The author also finds in Duchamp's thinking a consistent epistemological inquiry that echoes the spirit of Ch'an (Zen) teachings.
The dissertation examines more than seventy major works by Duchamp made after 1913 (including the readymades, installations, graphic designs, machine-like structures, photographs, and gestures) and discusses many of Duchamp's Notes.
By simply choosing the object (or objects) and repositioning or joining, titling and signing it, the Found object became art.
Marcel Duchamp was a French, naturalized American painter and sculptor who lived and worked in the first half of the 20th century.
He is often regarded as one of the most influential artists of the age for his production of uber-abstract and unconventional pieces.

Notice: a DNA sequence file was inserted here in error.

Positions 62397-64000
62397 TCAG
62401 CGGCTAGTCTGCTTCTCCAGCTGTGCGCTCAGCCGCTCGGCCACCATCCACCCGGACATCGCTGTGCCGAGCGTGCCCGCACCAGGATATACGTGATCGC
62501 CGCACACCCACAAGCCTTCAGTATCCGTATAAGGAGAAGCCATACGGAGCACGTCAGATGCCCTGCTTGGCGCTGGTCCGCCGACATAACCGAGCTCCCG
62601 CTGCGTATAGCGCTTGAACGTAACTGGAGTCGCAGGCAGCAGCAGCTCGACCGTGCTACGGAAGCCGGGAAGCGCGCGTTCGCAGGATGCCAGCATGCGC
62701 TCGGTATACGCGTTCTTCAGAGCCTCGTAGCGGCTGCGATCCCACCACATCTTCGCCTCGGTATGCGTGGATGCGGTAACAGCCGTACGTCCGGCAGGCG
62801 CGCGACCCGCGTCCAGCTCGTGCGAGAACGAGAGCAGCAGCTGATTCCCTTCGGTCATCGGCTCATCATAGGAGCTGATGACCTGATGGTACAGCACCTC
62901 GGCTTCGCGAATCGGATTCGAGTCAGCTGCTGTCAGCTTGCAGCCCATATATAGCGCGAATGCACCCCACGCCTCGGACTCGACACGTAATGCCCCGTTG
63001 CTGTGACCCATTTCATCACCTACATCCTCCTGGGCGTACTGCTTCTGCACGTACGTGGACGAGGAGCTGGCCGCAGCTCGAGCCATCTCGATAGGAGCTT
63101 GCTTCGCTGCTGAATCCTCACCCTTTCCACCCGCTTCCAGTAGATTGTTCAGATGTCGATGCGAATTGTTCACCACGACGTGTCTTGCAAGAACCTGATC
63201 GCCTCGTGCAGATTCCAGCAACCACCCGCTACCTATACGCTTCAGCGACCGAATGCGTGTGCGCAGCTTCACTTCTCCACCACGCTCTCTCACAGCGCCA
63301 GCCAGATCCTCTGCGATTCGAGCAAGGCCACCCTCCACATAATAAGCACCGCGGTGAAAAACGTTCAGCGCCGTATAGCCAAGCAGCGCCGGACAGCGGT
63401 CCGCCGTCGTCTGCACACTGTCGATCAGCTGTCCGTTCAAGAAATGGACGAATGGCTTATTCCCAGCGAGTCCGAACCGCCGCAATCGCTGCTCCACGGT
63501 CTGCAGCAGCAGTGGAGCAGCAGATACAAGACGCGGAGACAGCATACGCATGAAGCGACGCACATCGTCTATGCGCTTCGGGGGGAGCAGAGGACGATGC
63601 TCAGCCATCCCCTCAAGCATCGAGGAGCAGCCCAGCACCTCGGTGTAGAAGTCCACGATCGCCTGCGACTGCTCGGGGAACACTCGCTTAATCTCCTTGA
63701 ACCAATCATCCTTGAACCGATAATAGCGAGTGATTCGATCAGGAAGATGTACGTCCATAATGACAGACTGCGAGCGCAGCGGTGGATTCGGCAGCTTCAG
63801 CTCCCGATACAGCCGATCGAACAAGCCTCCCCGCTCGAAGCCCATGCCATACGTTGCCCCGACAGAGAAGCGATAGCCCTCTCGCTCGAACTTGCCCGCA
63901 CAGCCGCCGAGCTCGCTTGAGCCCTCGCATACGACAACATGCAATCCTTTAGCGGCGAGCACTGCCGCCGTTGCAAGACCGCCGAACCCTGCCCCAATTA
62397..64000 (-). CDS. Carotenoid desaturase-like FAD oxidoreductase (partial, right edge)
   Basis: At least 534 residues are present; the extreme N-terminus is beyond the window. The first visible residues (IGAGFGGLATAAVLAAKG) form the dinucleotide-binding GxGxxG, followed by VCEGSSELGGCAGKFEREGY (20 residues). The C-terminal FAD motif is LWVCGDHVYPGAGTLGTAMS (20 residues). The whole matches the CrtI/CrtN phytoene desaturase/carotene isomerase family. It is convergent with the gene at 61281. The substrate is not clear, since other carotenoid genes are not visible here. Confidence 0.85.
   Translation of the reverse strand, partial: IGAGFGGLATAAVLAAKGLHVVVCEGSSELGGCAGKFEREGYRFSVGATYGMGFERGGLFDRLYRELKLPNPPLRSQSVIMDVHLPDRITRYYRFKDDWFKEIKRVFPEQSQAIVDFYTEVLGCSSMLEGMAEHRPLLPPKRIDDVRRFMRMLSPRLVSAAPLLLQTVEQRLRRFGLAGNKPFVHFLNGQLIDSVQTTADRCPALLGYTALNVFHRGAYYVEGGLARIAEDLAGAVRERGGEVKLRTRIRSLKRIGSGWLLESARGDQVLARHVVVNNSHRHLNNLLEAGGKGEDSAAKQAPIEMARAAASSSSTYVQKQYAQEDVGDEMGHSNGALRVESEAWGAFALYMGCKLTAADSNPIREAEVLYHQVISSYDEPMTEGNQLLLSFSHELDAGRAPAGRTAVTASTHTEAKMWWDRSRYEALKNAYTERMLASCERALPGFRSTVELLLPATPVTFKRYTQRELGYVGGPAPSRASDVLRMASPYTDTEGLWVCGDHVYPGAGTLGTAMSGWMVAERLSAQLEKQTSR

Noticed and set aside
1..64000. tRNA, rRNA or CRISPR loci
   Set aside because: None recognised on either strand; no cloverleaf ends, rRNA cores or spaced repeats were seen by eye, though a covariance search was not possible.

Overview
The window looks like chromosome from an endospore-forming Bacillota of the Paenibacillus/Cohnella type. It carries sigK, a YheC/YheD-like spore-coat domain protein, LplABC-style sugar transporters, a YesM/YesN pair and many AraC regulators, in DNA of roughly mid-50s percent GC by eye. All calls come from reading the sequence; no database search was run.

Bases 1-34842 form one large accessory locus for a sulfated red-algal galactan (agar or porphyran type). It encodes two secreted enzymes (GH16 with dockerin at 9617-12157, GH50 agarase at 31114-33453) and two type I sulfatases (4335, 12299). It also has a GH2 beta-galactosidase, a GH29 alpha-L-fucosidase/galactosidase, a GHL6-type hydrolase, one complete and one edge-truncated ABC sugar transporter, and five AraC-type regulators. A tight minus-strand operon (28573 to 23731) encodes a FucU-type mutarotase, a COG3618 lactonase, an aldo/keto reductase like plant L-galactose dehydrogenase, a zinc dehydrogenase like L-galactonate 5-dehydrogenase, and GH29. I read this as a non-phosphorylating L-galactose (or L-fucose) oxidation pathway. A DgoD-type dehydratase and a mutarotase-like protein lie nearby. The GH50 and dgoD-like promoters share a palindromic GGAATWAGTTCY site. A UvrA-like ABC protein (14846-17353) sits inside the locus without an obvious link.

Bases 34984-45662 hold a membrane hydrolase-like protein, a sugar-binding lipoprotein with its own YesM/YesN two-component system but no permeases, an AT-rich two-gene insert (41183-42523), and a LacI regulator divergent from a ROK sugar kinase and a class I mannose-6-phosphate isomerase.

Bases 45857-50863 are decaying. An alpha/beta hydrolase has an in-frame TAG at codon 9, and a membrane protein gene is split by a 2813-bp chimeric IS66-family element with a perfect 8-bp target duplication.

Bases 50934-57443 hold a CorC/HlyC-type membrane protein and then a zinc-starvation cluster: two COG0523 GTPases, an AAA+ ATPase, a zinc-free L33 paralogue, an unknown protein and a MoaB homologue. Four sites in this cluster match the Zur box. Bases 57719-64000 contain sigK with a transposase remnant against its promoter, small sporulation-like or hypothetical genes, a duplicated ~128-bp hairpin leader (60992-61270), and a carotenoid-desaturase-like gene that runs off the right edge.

Revered as "the father of modern art," Marcel Duchamp's idea inspired many new art forms after the 1960s including Neo-Dada, Op, Pop, Mobile Sculpture, Junk Art, Assemblage, Body Art, Happening, and Conceptual Art.
Given his profound influence on contemporary and subsequent artists, Duchamp's own work remains extremely elusive and germinates all kinds of readings.
It was submitted for the exhibition of the Society of Independent Artists at the Grand Central Palace in New York, but it was rejected by the committee.